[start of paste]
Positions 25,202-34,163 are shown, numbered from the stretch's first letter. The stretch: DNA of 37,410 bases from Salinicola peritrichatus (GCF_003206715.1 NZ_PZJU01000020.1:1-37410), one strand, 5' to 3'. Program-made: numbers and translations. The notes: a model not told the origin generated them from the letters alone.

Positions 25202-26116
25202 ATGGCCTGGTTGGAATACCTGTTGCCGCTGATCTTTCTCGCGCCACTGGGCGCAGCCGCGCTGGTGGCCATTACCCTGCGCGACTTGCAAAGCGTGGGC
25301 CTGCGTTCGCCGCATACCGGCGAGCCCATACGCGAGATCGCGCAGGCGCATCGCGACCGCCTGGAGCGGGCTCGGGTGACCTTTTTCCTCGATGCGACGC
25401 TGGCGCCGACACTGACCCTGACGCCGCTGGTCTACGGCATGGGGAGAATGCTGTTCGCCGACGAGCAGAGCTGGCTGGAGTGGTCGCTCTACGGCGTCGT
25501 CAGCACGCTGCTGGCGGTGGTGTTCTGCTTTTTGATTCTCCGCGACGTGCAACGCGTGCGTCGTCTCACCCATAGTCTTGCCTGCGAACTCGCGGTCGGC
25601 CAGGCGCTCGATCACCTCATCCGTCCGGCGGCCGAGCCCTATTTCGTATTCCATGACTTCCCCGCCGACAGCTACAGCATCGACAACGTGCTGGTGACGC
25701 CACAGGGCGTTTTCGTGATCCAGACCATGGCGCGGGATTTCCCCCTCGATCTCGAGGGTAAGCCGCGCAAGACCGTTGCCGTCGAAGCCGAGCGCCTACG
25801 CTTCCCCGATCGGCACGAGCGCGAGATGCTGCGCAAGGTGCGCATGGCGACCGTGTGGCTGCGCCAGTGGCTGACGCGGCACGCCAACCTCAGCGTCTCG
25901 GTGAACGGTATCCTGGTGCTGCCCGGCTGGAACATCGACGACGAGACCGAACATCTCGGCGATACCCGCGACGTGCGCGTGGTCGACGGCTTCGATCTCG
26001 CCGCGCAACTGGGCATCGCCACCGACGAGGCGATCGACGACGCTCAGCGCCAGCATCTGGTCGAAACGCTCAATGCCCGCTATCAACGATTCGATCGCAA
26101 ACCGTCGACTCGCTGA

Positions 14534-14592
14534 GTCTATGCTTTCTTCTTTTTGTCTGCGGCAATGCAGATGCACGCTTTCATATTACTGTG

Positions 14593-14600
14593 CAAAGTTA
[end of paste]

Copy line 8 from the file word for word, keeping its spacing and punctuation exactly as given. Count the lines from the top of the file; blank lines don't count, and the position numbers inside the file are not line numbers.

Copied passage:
25701 CACAGGGCGTTTTCGTGATCCAGACCATGGCGCGGGATTTCCCCCTCGATCTCGAGGGTAAGCCGCGCAAGACCGTTGCCGTCGAAGCCGAGCGCCTACG